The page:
Change of Time period of a pendulum with additional mass

1. Jan 6, 2016

Hijaz Aslam

1. The problem statement, all variables and given/known data
Q.
The bob of a simple pendulum has a mass $m$ and it is executing simple harmonic motion of amplitude $A$ and period $T$. It collides with a body of mass $m_o$ placed at the equilibrium position which sticks to the bob. The time period of the oscillation of the combined masses will be :

a. $T$ b. $T \sqrt{\frac{m+m_o}{m-m_o}}$ c. $T \sqrt{\frac{m}{m-m_o}}$ d. $T \sqrt{\frac{m+m_o}{m}}$

2. Relevant equations
Time period of a simple pendulum = $2\pi \sqrt{\frac{l}{g}}$

3. The attempt at a solution

According to the time period equation, the 'time period ($T$)', 'frequency($\nu$)' and 'angular frequency($\omega$)' shall not change with the mass of the bob.

I think even when an external mass is added to the bob during motion the amplitude and other related factors (maximum velocity, energy etc) shall change except the Time Period.

But my text gives the answer as option (d).
It gives the solution as follows:

Let the velocity of the bob at the mean position be $v$ and the velocity of the combined mass $(m+m_o)$ be $v_o$. Then according to the conservation of energy : $$\frac{1}{2}mv^2=\frac{1}{2}(m+m_o)v_o^2$$

Now $$v=r\omega=r\frac{2\pi}{T}$$ and $$v_o=r\omega _o=r\frac{2\pi}{T_o}$$
Substituting the above two results in the former equation and simplifying the final answer should be : $$T \sqrt{\frac{m+m_o}{m}}$$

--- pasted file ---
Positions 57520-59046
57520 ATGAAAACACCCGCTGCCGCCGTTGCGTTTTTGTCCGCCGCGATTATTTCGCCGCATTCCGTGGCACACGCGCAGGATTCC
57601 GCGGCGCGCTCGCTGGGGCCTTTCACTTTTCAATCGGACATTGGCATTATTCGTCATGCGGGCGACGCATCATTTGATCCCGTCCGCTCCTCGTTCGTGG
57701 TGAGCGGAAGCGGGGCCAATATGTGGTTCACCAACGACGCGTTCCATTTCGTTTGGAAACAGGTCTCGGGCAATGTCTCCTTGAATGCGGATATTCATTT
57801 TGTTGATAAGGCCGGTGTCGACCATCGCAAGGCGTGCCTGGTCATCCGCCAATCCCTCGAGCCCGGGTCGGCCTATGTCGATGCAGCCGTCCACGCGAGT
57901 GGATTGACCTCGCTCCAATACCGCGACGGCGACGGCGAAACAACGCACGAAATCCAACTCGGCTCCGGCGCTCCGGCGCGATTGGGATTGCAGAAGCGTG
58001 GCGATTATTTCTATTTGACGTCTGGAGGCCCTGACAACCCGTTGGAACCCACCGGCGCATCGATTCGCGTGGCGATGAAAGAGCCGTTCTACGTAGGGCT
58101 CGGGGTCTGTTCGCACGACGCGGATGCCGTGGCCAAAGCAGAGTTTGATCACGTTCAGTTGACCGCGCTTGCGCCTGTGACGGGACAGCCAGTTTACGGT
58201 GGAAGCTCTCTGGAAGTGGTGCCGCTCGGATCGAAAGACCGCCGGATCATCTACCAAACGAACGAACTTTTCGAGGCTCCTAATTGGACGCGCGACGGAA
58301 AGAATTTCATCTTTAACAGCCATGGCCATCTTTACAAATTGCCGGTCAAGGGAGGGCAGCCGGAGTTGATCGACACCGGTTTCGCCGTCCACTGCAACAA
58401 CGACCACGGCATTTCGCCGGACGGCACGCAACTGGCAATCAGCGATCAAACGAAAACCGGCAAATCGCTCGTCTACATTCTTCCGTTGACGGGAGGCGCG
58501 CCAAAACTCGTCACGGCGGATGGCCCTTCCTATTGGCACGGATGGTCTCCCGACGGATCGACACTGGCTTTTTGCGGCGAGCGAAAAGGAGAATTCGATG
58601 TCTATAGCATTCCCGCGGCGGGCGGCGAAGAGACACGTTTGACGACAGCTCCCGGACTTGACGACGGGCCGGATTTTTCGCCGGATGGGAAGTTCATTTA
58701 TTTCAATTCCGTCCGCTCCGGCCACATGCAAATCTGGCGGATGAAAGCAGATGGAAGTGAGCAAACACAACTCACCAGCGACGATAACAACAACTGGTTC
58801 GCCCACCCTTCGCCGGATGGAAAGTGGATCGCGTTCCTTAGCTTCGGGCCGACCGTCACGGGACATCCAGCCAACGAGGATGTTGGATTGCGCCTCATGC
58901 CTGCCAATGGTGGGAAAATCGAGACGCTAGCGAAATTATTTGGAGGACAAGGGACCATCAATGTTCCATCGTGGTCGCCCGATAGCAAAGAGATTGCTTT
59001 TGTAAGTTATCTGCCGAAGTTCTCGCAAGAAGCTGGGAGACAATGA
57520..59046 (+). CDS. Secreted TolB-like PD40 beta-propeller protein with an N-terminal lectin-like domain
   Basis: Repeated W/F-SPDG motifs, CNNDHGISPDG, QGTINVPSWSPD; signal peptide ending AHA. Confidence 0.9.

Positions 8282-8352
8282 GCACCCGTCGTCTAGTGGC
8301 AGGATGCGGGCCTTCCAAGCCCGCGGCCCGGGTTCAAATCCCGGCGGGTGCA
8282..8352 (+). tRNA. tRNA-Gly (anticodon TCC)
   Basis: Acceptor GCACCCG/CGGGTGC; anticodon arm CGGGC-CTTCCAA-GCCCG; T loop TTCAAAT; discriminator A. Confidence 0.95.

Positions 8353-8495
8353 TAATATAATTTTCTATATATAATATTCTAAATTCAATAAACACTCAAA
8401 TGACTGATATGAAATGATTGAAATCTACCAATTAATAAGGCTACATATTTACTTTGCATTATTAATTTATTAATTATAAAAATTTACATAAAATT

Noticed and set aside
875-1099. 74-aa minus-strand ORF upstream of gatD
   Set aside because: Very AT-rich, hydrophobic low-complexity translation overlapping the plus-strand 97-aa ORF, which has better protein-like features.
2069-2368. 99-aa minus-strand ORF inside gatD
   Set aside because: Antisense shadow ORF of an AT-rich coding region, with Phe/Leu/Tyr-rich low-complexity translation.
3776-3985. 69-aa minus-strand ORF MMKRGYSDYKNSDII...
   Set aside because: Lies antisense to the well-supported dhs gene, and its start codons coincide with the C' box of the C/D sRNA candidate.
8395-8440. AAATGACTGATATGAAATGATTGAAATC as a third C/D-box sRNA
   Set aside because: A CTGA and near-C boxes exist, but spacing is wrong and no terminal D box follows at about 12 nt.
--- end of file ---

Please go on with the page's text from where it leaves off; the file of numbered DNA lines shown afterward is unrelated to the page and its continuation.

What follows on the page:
I am simply baffled by how the text made these two statements $$r\omega=r\frac{2\pi}{T}$$ and $$r\omega _o=r\frac{2\pi}{T_o}$$. Here $\omega$ and $\omega _o$ are the angular velocities and not the 'angular frequency' of the whole pendulum isn't it? Is it a 'schoolboy error' done by my textbook or am I missing any concepts? (I took time to post this question because, the text am referring to, is well reputed for its error free methods.)

2. Jan 6, 2016

DuckAmuck

You text is wrong. Frequency will not change with mass.

3. Jan 6, 2016

TSny

You are right, the time period will not change, as confirmed by DuckAmuk.

The masses stick together. So, the collision is inelastic. The kinetic energy is not conserved.

Yes, that's exactly right. Angular velocity of the pendulum and angular frequency of the simple harmonic motion are two entirely different quantities. It's disconcerting that a textbook would make these errors. Do you mind telling us which textbook you are using?